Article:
Tuesday, April 27, 2021

American Calligraphy # 18: National parks

This plump, sturdy alphabet was in fashion 1920-1970. If you fattened up an alphabet of elegant, thin, worldly Art Deco, it would look like this. The contrast between thick and thin strokes is reduced, and the stroke endings are slightly rounded. 

These letters were popular for decades in packaging, posters, and signage. In addition, they coincided with a period of expansion in America's national parks. To survive outdoors in sun and rain, the letters were usually routed out of brown-painted wood and then painted white or sky blue. 

A classic landmark for visitors and locals in Eastham, Ma.
Like many such signs, it has recently been replaced with
metal; I feel like a beautiful old tree got cut down. Look
around you for these treasures while they still survive.
Photo, thanks to the Cape Cod National Sea Shore.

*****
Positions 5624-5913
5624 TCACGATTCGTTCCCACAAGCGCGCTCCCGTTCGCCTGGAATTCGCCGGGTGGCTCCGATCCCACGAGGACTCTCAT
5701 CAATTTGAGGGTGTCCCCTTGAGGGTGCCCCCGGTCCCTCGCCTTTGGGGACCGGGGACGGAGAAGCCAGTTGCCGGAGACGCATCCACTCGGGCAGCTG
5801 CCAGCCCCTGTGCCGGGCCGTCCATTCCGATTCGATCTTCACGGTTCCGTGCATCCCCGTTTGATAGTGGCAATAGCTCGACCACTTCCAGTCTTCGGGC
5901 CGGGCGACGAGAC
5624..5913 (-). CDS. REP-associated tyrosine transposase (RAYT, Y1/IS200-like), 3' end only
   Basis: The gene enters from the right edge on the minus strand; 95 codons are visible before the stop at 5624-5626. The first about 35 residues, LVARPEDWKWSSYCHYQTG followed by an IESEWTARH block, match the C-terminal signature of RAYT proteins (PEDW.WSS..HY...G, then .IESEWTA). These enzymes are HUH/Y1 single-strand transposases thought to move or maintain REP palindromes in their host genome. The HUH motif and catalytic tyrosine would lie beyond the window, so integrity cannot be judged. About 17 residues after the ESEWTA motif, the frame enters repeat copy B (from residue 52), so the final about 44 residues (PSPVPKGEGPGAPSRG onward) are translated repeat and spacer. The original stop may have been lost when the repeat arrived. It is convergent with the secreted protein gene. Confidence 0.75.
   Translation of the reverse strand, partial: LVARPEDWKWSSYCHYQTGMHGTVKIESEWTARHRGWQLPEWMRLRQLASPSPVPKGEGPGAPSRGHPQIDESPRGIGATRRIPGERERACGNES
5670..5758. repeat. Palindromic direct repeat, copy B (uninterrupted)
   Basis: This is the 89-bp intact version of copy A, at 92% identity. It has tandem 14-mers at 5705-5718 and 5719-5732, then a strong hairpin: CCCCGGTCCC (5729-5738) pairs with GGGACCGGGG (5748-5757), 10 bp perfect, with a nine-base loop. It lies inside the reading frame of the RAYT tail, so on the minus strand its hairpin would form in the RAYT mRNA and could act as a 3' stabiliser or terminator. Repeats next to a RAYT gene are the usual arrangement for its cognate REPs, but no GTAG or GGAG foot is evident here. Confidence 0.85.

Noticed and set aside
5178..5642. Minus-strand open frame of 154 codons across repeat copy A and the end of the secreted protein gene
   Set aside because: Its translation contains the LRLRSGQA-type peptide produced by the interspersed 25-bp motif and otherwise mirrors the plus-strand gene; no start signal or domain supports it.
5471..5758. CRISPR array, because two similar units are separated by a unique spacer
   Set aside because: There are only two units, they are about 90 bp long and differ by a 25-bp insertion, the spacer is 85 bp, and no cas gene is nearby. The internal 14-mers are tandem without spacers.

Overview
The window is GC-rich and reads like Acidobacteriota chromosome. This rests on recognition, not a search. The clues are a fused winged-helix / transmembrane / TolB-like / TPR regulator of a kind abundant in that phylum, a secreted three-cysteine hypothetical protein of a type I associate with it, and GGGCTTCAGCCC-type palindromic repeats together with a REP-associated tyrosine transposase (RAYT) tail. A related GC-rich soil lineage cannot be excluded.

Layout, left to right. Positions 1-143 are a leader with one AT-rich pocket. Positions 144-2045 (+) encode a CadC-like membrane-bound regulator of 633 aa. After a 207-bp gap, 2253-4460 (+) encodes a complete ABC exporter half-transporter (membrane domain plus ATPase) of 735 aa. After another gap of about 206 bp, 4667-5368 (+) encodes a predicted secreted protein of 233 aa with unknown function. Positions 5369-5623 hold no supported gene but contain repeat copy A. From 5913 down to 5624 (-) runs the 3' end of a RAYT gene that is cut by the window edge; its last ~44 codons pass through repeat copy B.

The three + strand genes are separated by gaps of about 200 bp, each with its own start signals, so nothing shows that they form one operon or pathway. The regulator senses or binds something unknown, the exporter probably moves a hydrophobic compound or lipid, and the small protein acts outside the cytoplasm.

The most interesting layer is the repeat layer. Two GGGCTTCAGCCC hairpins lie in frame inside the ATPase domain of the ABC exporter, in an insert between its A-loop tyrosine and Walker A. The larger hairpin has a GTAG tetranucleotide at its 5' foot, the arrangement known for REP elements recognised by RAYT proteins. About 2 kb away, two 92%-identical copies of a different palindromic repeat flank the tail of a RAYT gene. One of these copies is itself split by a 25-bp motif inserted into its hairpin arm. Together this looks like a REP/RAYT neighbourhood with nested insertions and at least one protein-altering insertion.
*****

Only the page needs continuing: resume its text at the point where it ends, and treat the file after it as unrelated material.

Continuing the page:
Today, as the weather and public health begin to improve, national parks are appealing to American weekenders and vacationers. In addition to natural beauty, parks offer signage that traces a century and a half of learning about the land.  

As you  watch for interesting signs, remember that in America, state parks typically follow their own templates for letter styles, materials, and colors. 

1 comment:

  1. This style brings back a lot of wonderful memories, of so many parks. Like Mt. Rushmore and the Grand Canyon! Your posts are brilliant!